US campus revolt shows the bankruptcy of the ‘adults in charge’

27 April 2024 Eleanor Morley

US university students protesting against the genocide in Gaza PHOTO: The Hill

Israel’s war on Gaza has passed the 200-day mark. It is the longest continual military assault on Palestine since the war that established Israel in 1948 and is now the bloodiest by a long stretch. The Israeli military has killed at least 34,000 Palestinians, and around 7,000 are thought to be missing, likely buried under the rubble of the destroyed enclave.

All the terrible scenes ubiquitous to war are being beamed out of Gaza in real time. Over the last fortnight, mass graves were found at two hospitals previously raided by Israeli soldiers: at least 392 bodies at Nasser hospital in Khan Younis and hundreds more at Al Shifa hospital in northern Gaza. The bodies reportedly show signs of torture and executions. Palestinian Civil Defence officials say that ten of the bodies were found with their hands bound; twenty are thought to have been buried alive. Identifying many of the victims is proving difficult due to the mutilation of the bodies.

Northern Gaza, which was cut off from the rest of the strip for months, is heading towards famine. The charity Save the Children says that 27 children had died of malnutrition and dehydration by the beginning of April.

Meanwhile, the daily shelling and bombing continue.

In recent weeks, tensions have only increased. When Israel bombed the Iranian consulate in Syria and Iran retaliated by launching more than 300 drones, cruise missiles and ballistic missiles toward Israeli territory, the region seemed to be on the brink of a much larger war.

In the end, neither side thought it opportune to escalate further. But while Israel continues to lob missiles into neighbouring countries, the threat of a wider conflagration remains.

According to some speculations, US President Joe Biden offered not to stand in the way of an invasion of Rafah to convince Israeli Prime Minister Benjamin Netanyahu to back down from attacking Iran. The city in southern Gaza has taken in at least 1 million displaced Palestinians since October, and Netanyahu has insisted for weeks that it will be his next target. Israel last week stepped up air strikes on the area, and government spokesman David Mencer said that the military is “moving ahead” with the planned invasion.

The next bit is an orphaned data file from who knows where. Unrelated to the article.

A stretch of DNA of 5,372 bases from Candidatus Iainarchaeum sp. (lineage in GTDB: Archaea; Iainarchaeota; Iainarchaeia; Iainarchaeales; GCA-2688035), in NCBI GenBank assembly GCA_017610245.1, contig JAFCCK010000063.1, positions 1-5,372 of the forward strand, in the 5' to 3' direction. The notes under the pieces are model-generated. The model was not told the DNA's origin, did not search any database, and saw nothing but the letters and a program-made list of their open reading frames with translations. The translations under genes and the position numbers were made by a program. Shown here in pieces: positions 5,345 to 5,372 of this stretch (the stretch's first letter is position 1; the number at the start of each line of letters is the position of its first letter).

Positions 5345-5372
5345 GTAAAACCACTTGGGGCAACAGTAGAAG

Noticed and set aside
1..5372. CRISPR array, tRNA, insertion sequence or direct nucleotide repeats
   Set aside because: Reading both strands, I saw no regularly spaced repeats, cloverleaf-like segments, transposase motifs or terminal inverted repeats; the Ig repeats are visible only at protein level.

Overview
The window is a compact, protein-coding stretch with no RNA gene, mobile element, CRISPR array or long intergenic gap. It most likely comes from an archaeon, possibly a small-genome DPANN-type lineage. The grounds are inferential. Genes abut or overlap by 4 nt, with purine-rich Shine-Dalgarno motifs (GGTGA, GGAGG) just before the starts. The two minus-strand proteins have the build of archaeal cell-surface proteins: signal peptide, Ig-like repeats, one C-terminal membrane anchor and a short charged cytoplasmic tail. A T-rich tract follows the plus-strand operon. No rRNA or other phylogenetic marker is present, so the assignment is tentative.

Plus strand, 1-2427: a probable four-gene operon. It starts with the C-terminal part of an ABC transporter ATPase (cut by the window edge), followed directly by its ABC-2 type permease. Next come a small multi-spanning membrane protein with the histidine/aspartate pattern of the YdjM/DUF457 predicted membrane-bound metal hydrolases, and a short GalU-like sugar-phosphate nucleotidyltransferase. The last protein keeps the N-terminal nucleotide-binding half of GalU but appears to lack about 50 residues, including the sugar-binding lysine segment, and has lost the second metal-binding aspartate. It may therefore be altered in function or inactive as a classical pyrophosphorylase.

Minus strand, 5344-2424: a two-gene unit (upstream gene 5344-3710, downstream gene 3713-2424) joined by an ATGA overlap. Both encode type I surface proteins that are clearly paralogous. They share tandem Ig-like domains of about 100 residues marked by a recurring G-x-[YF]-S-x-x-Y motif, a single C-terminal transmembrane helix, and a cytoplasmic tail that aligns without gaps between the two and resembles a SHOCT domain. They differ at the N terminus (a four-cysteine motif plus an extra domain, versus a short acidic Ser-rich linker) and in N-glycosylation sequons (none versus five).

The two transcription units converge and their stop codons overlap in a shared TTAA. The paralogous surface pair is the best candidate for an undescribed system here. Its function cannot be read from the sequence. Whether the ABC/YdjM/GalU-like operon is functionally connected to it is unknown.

There has been growing international pressure on Netanyahu to reduce the number of civilian casualties. The genocide is unpopular in the West, particularly among electoral constituencies that Biden, Australian PM Anthony Albanese and other centrist leaders rely on. But the pressure has come only in the form of statements.

Biden has announced US$17 billion in additional aid for Israel. In March, the Washington Post reported that the United States had quietly approved more than 100 arms sales since October. The genocide is being armed and funded by the leaders of the so-called free and democratic world.

But another group of people in the West is taking a principled stand against genocide—US university students. Over the last week and a half, thousands across the country set up protest camps in solidarity with Palestine.

Young people are much maligned by politicians and the media, particularly when they express strong progressive or left-wing political opinions. They are told just to focus on their studies, defer to their elders and wait until they’re old enough to know better.

The courage and decency that the students have shown put to shame the genocidal impulses of the adults in charge.

Columbia University in New York was the first to erupt, after hundreds of students established a camp on university lawns and demanded that the administration cut ties with Israeli apartheid and weapons companies. The response was sharp and swift—100 students were arrested and suspended after just 24 hours.

But the images of cops streaming into the campus to smash the camp and drag away protesters quickly inspired thousands more students across the country to join the movement. At the time of writing, protest camps have been established on 40 campuses.

There is a flavour of 1968 to this rebellion. That year, the anti-Vietnam War movement exploded, the Ohio National Guard killed four student protesters at Kent State University, riots rocked the country after the assassination of Martin Luther King Jr and a mass demonstration outside the Democratic National Convention in Chicago was brutally attacked by police, the National Guard and other law enforcement agencies.

The current situation has not reached that level of violence. But students are facing a similar enemy over a similar issue. The entire liberal establishment has fallen in behind Israel, from the Democratic president to the heads of the Ivy League colleges. Columbia University President Minouche Shafik threatened to call in the National Guard. But as in 1968, the violence and intimidation have only angered wider layers of students and faculty.

One good thing that came out of the Vietnam War was the mass radicalisation formed in response to it. A generation of young people turned their backs on an establishment that had exposed the depths of its own brutality. Many participants in that movement drew more far-reaching conclusions about the nature of capitalist society and devoted themselves to fighting for a better world.

Let’s hope this generation follows in their footsteps.